8. Multiple choice: tell us about… Your first job.

I taught at South Fork in Fillmore County, MN. All eight grades in a one room school house – an they didn’t complain. Kids had to walk 1 mile to school, but I only walked a ¼ mile. I had to light a fire every morning before school at 9am – we let out at 4pm in time to go home and do chores. Some kids’ parents came from Norway or Germany and spoke no English, but it wasn’t hard to teach English. Spelling was a favorite – they were good at that. Memories include getting to the school in a cutter or sleigh in Winter and snowball fights. The Christmas program – so crowded that parents who came late had to stand. Having an apple or orange for lunch, and playing pump pump pull away outside during recess.

Probituary: Bev (Halverson) Christen

 Interview by friend Elly Lensch

There are a few special people in the world who light up any room or hall they enter with rays of sunshine on a gloomy day. Bev Christen is one of those people. Bev is always so pleasantly positive, you can’t help but love her the instant you meet her. And every time after that, she will remember you and probably make your day by just saying hi with a smile. She does this so successfully because her smile and welcome are authentic. Her life is less about quantity and so much more about quality. What Bev gives back is priceless.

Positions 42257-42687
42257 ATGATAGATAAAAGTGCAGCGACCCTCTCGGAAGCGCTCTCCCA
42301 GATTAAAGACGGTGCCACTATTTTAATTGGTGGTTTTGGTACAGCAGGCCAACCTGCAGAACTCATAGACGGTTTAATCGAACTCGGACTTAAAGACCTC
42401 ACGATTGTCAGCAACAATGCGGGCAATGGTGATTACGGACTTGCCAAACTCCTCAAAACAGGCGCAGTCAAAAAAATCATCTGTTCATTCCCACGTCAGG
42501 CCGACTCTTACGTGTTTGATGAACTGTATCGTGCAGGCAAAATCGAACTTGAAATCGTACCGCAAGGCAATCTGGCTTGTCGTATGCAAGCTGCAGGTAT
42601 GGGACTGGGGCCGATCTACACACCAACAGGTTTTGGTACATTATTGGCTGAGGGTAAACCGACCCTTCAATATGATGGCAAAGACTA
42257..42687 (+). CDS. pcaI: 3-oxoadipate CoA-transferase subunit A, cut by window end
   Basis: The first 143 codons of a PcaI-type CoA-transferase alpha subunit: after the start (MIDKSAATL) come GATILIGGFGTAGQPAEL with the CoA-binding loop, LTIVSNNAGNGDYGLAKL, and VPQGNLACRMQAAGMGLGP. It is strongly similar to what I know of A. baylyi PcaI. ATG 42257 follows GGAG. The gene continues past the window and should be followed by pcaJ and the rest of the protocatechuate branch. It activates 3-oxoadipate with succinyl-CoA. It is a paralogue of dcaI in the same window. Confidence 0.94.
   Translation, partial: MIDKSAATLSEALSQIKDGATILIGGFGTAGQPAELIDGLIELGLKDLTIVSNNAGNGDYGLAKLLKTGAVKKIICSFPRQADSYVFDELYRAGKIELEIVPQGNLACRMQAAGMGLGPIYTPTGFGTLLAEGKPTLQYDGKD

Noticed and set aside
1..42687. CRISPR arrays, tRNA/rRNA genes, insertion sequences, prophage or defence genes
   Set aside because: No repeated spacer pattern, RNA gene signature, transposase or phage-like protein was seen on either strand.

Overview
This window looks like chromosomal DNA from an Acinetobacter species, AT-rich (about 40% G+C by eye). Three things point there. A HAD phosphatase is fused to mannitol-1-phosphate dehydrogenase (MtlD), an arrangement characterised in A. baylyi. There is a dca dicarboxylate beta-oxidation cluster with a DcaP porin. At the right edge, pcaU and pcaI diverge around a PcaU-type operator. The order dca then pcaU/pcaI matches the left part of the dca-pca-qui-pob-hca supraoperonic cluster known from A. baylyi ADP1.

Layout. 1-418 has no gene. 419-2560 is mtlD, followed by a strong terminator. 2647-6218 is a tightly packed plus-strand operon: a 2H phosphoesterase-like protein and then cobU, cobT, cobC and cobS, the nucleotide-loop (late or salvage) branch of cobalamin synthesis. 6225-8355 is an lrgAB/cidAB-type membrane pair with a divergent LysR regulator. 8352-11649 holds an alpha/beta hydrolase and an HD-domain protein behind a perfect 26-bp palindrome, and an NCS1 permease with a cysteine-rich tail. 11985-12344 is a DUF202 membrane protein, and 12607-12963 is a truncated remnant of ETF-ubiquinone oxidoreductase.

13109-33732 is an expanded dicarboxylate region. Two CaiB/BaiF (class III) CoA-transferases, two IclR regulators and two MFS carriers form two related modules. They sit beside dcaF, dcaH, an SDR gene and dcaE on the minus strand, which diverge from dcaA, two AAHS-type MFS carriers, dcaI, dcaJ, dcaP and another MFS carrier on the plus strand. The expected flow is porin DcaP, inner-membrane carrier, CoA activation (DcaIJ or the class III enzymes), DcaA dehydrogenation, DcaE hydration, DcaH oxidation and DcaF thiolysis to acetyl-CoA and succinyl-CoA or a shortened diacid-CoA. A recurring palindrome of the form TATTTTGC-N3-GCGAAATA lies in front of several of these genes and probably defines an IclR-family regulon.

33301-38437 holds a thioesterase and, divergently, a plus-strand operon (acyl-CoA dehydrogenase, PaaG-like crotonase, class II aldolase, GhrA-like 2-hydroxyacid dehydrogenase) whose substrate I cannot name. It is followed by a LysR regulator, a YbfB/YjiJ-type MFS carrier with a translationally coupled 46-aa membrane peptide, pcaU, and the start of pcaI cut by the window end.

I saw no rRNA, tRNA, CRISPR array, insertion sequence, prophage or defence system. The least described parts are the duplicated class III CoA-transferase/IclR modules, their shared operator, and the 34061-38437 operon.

bev christenWhat’s the best advice anyone ever gave you?

My grandmother and mother instilled in me some really great advice: work hard (they came from farming backgrounds), do the best job you can, and be kind and considerate to everyone.

How about the worst advice?

Have one more cookie. Have one more roll. See, I like to eat, so that’s probably the worst advice or suggestion anyone could have given to me.

What did you want to be when you grew up?